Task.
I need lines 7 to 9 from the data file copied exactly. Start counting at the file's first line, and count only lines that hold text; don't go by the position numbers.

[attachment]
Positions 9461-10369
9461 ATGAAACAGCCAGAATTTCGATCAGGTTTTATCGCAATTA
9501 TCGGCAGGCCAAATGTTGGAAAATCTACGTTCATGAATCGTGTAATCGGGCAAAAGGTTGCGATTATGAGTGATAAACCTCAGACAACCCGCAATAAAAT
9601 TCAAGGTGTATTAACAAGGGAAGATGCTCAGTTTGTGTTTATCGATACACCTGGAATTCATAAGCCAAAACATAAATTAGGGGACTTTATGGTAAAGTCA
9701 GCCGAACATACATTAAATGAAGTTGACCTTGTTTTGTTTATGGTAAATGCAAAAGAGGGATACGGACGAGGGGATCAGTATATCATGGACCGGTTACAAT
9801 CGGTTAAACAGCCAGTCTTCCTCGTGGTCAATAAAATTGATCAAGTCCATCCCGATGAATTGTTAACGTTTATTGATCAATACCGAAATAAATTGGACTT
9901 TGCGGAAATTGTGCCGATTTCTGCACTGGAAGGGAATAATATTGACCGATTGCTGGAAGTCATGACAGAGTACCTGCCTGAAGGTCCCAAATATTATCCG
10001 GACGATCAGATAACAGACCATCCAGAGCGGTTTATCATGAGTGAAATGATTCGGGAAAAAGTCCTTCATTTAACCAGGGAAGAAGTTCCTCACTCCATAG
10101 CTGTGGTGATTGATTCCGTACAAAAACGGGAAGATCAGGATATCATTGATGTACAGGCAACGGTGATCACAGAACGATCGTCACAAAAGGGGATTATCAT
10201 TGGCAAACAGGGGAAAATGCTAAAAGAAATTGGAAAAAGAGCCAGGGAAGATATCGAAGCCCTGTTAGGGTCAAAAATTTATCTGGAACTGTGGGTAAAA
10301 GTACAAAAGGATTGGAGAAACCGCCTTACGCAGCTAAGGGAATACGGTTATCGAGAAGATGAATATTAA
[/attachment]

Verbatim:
9901 TGCGGAAATTGTGCCGATTTCTGCACTGGAAGGGAATAATATTGACCGATTGCTGGAAGTCATGACAGAGTACCTGCCTGAAGGTCCCAAATATTATCCG
10001 GACGATCAGATAACAGACCATCCAGAGCGGTTTATCATGAGTGAAATGATTCGGGAAAAAGTCCTTCATTTAACCAGGGAAGAAGTTCCTCACTCCATAG
10101 CTGTGGTGATTGATTCCGTACAAAAACGGGAAGATCAGGATATCATTGATGTACAGGCAACGGTGATCACAGAACGATCGTCACAAAAGGGGATTATCAT